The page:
By Lara O'Reilly
Facebook Inc. and Alphabet Inc.'s Google tower so far above the rest of the digital advertising world that no company can claim the mantle of No. 3. But many are trying.
Snapchat parent Snap Inc. believes it has the young eyeballs advertisers crave. Amazon.com Inc., ever the disrupter, has the ability to upend the whole business with its extensive data. Verizon Communications Inc. is betting on its blend of web content, location data and ad technology following the purchases of AOL and Yahoo, while AT&T Inc. thinks buying Time Warner Inc. will give it an edge.
With the exception of Chinese internet giants Alibaba Group Holding Ltd., Baidu Inc. and Tencent Holdings Ltd., which dominate their home market -- where their Western rivals are restricted -- none of the would-be challengers to the Google-Facebook "duopoly" even cracks a 3% share of global digital advertising.
Google and Facebook together collect nearly half of global spending. Last year, the U.S. online ad market expanded by nearly $12 billion and the two firms accounted for over 77% of that spending growth, according to eMarketer.
Advertisers are hoping for the emergence of a legitimate third player to provide competition that can give them more leverage and help keep prices in check. For ad agencies, the matter is existential: Google and Facebook have the resources to deploy entire teams to work with marketers directly, cutting out the middleman.
Wenda Harris Millard, vice chairman at advertising and media consulting firm MediaLink, said that to compete with Google and Facebook, other players will need to create premium content that appeals to advertisers or use new technologies that aren't yet mainstream.
"Maybe the third player competes on different grounds," Ms. Millard said.
Many ad executives believe Amazon, which has expanded successfully beyond its core retail business into areas like streaming video and artificial intelligence, has the greatest chance of taking on the "duopoly."
Amazon already allows marketers to place search ads on its website, as well as display ads on all its platforms. The company also built a tool that lets companies tap the e-commerce giant's data on its consumers' shopping habits in order to more efficiently place ads elsewhere on the web. And Amazon is helping publishers make more money from the ads on their sites with a so-called "header bidding" product that gives multiple buyers a chance to bid on their ads at the same time.
EMarketer predicts Amazon will generate $1.81 billion in ad revenue world-wide in 2017, a tiny fraction of Google's $74 billion. Amazon declined to comment.
"Amazon is going to be an increasingly important force and one we have to better understand and link with effectively for our clients," Martin Sorrell, the chief executive of ad holding giant WPP PLC said at the company's annual meeting earlier this month. He said the company was "highly disruptive in many ways."
On Amazon's first-quarter earnings call in April, Chief Financial Officer Brian Olsavsky said the company was "very happy" with the growth of its ad business.
Snap is the newest contender for the third-place rosette. In 5 1/2 years, Snapchat has grown to 166 million active users -- a mere blip compared with Facebook's 1.24 billion daily active users, though the gap is much narrower in strong ad markets like the U.S. and Canada.
Snapchat's advantage is that its audience is mostly made up of the 18- to 34-year-old segment. On average, each Snapchatter spends more than 30 minutes daily in the app, giving advertisers lots of opportunities to target them. Snapchat has also brought on board several TV companies and publishers for the app's "Discover" section, offering marketers the opportunity to position their ads next to curated content.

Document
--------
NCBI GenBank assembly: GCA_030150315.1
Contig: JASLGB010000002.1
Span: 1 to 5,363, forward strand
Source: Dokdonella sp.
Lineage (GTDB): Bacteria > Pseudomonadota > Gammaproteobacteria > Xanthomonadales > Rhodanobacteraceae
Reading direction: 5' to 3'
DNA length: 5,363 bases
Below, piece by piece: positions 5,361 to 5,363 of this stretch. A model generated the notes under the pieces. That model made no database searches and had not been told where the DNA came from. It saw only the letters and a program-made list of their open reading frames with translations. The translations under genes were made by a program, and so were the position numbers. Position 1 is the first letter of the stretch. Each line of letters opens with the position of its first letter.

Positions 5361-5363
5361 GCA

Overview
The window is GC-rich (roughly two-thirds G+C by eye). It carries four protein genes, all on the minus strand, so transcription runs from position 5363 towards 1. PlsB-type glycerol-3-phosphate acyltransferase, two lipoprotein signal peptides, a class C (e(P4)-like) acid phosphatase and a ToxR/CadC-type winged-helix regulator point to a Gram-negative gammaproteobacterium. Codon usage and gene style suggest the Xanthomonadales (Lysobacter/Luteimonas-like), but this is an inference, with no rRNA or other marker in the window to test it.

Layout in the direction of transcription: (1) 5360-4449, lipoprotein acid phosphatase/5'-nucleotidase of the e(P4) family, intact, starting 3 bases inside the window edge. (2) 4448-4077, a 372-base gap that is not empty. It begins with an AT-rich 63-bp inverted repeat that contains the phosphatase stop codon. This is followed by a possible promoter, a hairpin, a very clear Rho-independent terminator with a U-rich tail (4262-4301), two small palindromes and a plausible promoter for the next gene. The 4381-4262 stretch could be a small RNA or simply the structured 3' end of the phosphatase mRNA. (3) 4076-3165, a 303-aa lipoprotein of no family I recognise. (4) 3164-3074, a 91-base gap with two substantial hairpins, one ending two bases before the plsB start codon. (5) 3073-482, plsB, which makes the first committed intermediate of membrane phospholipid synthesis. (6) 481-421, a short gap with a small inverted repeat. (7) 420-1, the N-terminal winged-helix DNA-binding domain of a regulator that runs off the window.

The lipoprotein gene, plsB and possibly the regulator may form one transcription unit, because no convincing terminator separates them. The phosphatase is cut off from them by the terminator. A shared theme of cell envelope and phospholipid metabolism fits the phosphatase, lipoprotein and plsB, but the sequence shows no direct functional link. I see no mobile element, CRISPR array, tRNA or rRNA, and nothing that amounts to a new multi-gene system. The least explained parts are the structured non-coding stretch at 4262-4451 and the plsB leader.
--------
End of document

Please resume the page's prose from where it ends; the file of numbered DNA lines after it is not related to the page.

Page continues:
Snap's ad business still has some catching up to do: Its average revenue per user in North America in its first quarter was $1.81, while Facebook clocked $16.56 per user in the U.S. and Canada.
Snap declined to comment.
Verizon also is emerging as a "new" player, having just merged AOL and Yahoo to form an advertising and content unit of the company called "Oath."
"There are only three companies in the world that touch one billion consumers digitally -- Facebook, Google, and Oath," said former AOL boss Tim Armstrong -- now the CEO of Oath -- in an interview.
Mr. Armstrong believes the company can expand its reach to two billion people world-wide and ratchet up revenue to between $10 billion and $20 billion by around 2020. The recipe: ad technology it has spent years investing in, location data and well-known web brands including HuffPost and Yahoo Sports.
He said rivals to Google and Facebook can zero in on "white spaces" with no dominant player: promoting brands instead of specific products, and using newer technologies such as augmented reality and virtual reality, for example.
Verizon's chief rival, AT&T, has its own lofty ambitions. AT&T CEO Randall Stephenson said at a conference in May that the Time Warner acquisition would create an entity that delivers nearly "one trillion" ad impressions a year. Mr. Stephenson said his company will be able to make money from Warner Bros. and Turner shows at a higher rate because it has data on AT&T subscribers' internet usage that can help marketers more accurately target their intended audiences.
For the foreseeable future, Madison Avenue will have to get used to dealing with two dominant players, a dynamic that isn't totally alien in the ad business.
"From a small-business perspective it's not much different than when Yellow Pages was the only game in town," said Pivotal Research analyst Brian Weiser. "For large brands, it's not that different than the era where there were three [TV] networks."
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